The Fishermen by Chigozie Obioma shortlisted for the 2015 Man Booker Prize

The Fishermen by Chigozie Obioma is one of my favourite reads of the year, and I was excited to hear it had been The Fishermen by Chigozie Obiomalonglisted for the Man Booker Prize for Fiction 2015, and elated when it made the shortlist. Woohoo!

Nigerian author Chigozie Obioma has crafted a magical book about brotherly love and the meaning of family in The Fishermen. Breaking the rules by fishing at the local forbidden river, four brothers come across a local madman who has a history of delivering accurate prophecies. The madman tells the eldest boy that he will die at the hands of one of his brothers.

This prophecy has a devastating effect on the brothers and ends up tearing the entire family apart. But can the madman actually see the future, or do the boys give the prophecy life with their belief? This is up to the reader to decide.

The Fishermen is at times funny, moving, heartbreaking, lyrical and magical. The narrator Ben is the youngest of the four brothers and we see the events unfold through his eyes. Thinking of Ben right now makes my chest ache with longing; that’s how much this story sticks with you. Even the cover (above, right) showing the four fishing hooks representing each of the brothers is poignant and full of meaning to me.

The Fishermen is so perfect (in my humble opinion) that it’s hard to believe it’s a debut novel for Chigozie Obioma. He’s certainly in good company amongst his fellow shortlisted writers.A Spool of Blue Thread

The other Man Booker shortlisted novels for 2015 are:
A Brief History of Seven Killings by Marlon James
Satin Island by Tom McCarthy
The Year of the Runaways by Sunjeev Sahota
A Spool of Blue Thread by Anne Tyler
A Little Life by Hanya Yanagihara

In case you’re wondering how a Nigerian author qualifies for the Man Booker, this is the second year the prize has been open to writers of any nationality, as long as they write originally in English and publish in the UK. (Previously, the prize was only open to authors from the UK & Commonwealth, Republic of Ireland and Zimbabwe).

Have you read The Fishermen or any of the others novels shortlisted for the Man Booker Prize for Fiction this year? I’ll definitely be crossing my fingers Chigozie Obioma walks away with the prize this year. Either way, he’s definitely an author to watch out for in the future.

Discovering Deborah Levy

Deborah LevyHave you ever found an author that you just want to recommend to everyone you meet? The type of author that you just want to read over and over again. I found this author in 2012 and I am slowly working through her backlist. The first book I read of hers I loved so much that as soon as I finished it, I turned back to page one and read it again. It is a little sad that she doesn’t get the recognition she deserves. No doubt, you have read the title of this post and skimmed the pictures, so you know I am talking about Deborah Levy.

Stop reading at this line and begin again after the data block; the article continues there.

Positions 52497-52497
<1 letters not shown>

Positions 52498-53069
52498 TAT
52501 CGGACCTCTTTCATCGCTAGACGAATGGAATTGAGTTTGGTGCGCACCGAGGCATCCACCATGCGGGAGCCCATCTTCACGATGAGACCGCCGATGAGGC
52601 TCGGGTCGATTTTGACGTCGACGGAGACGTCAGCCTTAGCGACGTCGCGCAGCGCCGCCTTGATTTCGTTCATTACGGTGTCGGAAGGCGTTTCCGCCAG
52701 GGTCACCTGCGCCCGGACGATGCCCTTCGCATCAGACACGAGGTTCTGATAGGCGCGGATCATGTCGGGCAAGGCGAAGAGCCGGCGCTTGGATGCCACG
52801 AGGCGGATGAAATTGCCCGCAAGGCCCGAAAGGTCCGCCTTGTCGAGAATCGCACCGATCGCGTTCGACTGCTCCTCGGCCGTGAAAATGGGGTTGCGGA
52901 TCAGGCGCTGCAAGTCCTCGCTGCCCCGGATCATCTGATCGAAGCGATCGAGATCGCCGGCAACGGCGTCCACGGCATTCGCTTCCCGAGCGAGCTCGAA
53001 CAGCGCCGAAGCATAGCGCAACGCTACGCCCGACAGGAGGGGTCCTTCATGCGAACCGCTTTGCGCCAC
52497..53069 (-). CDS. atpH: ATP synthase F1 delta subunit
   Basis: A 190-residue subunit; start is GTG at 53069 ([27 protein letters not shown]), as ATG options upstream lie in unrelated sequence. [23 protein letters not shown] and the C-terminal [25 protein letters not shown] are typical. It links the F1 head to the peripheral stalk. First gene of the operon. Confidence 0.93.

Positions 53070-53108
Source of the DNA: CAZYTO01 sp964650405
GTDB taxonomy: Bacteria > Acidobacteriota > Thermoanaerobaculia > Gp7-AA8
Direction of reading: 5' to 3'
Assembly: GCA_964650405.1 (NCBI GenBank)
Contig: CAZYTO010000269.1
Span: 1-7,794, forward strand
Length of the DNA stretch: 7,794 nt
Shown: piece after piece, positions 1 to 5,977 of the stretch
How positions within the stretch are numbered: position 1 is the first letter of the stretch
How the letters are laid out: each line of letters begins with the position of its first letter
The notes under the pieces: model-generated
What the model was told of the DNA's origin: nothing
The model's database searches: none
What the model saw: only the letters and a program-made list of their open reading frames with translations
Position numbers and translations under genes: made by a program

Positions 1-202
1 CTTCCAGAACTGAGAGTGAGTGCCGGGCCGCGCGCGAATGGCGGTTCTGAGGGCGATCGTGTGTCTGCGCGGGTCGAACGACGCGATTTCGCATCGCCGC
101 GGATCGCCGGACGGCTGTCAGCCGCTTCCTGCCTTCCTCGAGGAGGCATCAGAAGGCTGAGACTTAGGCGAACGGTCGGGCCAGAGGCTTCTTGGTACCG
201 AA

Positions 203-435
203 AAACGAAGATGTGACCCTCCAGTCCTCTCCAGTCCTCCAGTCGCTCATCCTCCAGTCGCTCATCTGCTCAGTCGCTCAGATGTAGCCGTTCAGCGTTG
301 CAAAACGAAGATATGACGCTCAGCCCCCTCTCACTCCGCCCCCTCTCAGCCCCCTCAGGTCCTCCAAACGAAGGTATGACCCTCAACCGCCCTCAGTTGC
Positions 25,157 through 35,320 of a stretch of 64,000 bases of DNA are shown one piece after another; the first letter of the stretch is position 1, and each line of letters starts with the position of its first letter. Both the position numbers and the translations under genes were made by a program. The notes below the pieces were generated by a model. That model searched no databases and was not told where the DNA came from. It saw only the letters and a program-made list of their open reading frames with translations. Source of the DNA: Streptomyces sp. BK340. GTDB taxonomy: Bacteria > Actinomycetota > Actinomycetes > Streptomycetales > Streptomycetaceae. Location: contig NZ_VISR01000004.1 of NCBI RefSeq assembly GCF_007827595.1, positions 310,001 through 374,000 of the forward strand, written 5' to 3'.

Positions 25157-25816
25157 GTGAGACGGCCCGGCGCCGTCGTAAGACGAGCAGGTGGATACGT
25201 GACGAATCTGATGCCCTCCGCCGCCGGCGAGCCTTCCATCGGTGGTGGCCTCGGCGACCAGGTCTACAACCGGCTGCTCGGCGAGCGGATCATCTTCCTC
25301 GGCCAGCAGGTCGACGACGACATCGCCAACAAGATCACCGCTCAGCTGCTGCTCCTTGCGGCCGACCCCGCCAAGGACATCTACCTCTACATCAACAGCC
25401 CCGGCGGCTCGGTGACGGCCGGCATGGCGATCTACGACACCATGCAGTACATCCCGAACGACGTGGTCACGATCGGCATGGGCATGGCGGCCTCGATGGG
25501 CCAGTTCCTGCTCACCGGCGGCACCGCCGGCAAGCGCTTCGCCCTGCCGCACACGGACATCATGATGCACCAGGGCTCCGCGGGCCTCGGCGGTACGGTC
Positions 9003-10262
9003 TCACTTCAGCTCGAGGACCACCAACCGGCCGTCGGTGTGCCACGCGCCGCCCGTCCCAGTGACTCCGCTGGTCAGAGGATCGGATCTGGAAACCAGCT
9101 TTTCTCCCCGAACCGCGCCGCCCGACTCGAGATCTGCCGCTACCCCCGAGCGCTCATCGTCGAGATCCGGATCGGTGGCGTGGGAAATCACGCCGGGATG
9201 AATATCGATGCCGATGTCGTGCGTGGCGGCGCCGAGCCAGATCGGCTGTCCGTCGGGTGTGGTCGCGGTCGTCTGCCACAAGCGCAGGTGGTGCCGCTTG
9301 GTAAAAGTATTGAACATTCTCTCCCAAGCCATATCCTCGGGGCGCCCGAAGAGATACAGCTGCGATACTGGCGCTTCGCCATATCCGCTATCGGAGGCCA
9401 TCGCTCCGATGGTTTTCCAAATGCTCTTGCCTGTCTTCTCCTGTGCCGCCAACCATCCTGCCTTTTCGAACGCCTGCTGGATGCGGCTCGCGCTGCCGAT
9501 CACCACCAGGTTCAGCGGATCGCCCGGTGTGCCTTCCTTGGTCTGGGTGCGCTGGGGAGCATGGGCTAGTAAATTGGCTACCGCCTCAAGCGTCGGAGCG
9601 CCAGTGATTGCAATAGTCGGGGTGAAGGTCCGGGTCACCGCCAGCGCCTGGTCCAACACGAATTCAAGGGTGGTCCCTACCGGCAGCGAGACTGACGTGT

Her book Swimming Home was shortlisted for the Man Booker in 2012 and in my opinion was more deserving than Bring Up the Bodies by Hilary Mantel (I know I am bitter).  Levy has this unique style that I cannot really explain; it is razor sharp, witty, wry and intelligent, but it also has a dark-side. If this isn’t enough, her proses are just stunning, lyrical, poetic and bold. That is enough of playing the adjective game; I can’t give you all a copy of one of Deborah Levy’s books but maybe I can convince you to try one of the following.

swimming homeI recommend everyone start with Swimming Home, not just because it is where I started or because of the Man Booker shortlisting but because it is a pretty safe starting point. Set in a summer villa on the French Riviera, a group of tourists arrive to find a body in the swimming pool. At first they thought she was dead but she is very much alive. This self-proclaimed botanist, Kitty Finch walks out of the pool and injects herself into their holiday. A psychological story of love, this contemporary novel is drenched in Freudian ideas of both desire and dread.

black vodkaIf short stories are more your style, I recommend Black Vodka, a collection of ten stories about relationships, sadness, love, being alone and bitterness. This collection really brings out Levy’s views on philosophical ideas, especially when it comes to existentialism. While she was born in South Africa and now resides in England; the stories in Black Vodka, like most of her books, have a very strong European feel to them.

The UnlovedThanks to the gaining momentum for the Man Booker nomination, a lot of Deborah Levy’s books are being republished. Her 1995 novel The Unloved was edited and republished earlier this year. A group of self-indulgent European tourists decide to celebrate Christmas in a remote French chateau. However during their stay one of them is brutally murdered and the unloved child Tatiana knows who did it. The subsequent investigation into this death turns more into an examination of love, desire and rage. This is a shocking and exciting novel, full of characters you can’t help but suspect of murder.

If that isn’t enough to get you started she also has a collection of essays on the writing life called Things I Don’t Want to Know. Also the beautiful new hardcover edition of her poetry called An Amorous Discourse in the Suburbs of Hell was released this month. I am so glad she has more books for me to discover and enjoy and I hope she has many more in the future. Deborah Levy is such an underrated author in my opinion but I hope many people out there are willing to give her a go.